3. Teaching the history of public health follows the usual schemes. Public health professionals themselves, rather than historians, teach topics related to the subject, so that they abound in asystematic anecdotes, which provide a glimpse of the past, yet fail to enrich critical thinking since they lack specialized methodology. Today, more than ever, history is being revised and developed by people who do not want or do not understand the actual past, but rather one that adapts to their goals. Before creating a historical mythology, we should look at professionals. The history of public health has historians and specialists in many countries. Among those familiar with public health in Mexico are Sowell (2015), Cueto (2015), Birn (2006), and Carrillo (2005).

Another pending issue is related to the tenuous presence or total absence of public health ethics in education programs. Although they are relatively new aspects and it is not easy to integrate them into the training of health professionals, this does not excuse their low profile. Moreover, there are very few Mexican public health thinkers or scholars who have approached this topic with the necessary rigor. And those who do tend to focus on reflecting on the bioethics of research or ethics in the doctor-patient relationship. In other words, they do not venture into the realm of the public health of populations, communities, or society as a whole.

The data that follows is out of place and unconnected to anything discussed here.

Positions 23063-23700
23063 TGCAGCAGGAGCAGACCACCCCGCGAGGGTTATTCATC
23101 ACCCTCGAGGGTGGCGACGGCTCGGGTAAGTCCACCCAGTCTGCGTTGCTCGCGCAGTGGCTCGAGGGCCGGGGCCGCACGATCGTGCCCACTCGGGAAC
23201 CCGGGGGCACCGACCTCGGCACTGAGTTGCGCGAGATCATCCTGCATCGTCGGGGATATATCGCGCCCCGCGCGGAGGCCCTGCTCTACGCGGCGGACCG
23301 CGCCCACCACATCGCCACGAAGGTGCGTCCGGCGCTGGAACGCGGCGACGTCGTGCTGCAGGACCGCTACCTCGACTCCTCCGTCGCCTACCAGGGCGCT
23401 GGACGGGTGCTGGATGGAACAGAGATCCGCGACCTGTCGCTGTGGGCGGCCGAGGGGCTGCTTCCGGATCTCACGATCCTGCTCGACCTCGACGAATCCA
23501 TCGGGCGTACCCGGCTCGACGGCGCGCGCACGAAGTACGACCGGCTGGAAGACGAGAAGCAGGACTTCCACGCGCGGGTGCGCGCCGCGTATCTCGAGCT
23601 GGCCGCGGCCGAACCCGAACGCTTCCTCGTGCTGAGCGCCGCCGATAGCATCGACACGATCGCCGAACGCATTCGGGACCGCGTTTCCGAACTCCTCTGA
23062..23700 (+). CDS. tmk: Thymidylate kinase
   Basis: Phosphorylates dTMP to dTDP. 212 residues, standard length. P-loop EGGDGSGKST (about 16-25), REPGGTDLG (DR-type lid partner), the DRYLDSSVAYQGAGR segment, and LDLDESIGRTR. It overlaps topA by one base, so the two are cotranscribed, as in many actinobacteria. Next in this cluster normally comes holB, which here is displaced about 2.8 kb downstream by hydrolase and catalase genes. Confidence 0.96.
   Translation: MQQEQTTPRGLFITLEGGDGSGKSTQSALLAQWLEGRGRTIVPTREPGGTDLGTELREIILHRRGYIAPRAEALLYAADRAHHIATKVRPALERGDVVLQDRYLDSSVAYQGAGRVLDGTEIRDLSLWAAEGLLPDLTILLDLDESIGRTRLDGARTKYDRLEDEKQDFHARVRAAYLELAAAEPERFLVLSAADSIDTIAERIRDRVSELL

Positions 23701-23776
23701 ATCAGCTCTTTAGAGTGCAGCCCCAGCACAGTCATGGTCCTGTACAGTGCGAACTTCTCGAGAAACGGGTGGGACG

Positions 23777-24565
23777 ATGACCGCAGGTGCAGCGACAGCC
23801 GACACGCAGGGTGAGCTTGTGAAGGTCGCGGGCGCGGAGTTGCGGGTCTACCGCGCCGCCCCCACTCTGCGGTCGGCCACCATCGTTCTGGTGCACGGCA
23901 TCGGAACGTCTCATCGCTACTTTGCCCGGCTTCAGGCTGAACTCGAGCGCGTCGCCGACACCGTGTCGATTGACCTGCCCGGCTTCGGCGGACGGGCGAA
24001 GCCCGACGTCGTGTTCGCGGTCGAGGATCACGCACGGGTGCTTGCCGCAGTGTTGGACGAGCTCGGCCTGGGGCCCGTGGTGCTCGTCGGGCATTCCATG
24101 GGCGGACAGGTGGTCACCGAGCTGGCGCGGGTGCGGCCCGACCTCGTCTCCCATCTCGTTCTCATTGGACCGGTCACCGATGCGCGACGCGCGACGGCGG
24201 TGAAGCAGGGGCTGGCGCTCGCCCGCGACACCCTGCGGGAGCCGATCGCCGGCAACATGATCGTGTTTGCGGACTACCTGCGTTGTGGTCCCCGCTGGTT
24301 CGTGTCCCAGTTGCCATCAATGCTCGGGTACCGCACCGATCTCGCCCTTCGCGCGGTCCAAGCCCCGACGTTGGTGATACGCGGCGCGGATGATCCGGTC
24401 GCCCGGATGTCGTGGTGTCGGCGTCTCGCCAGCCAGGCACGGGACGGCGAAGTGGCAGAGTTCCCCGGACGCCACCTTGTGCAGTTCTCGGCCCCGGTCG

Although teaching ethics at public health schools may be problematic, that does not justify continuing to teach classes on the basis of medical ethics or bioethics, when what should actually be taught is ethics in public health.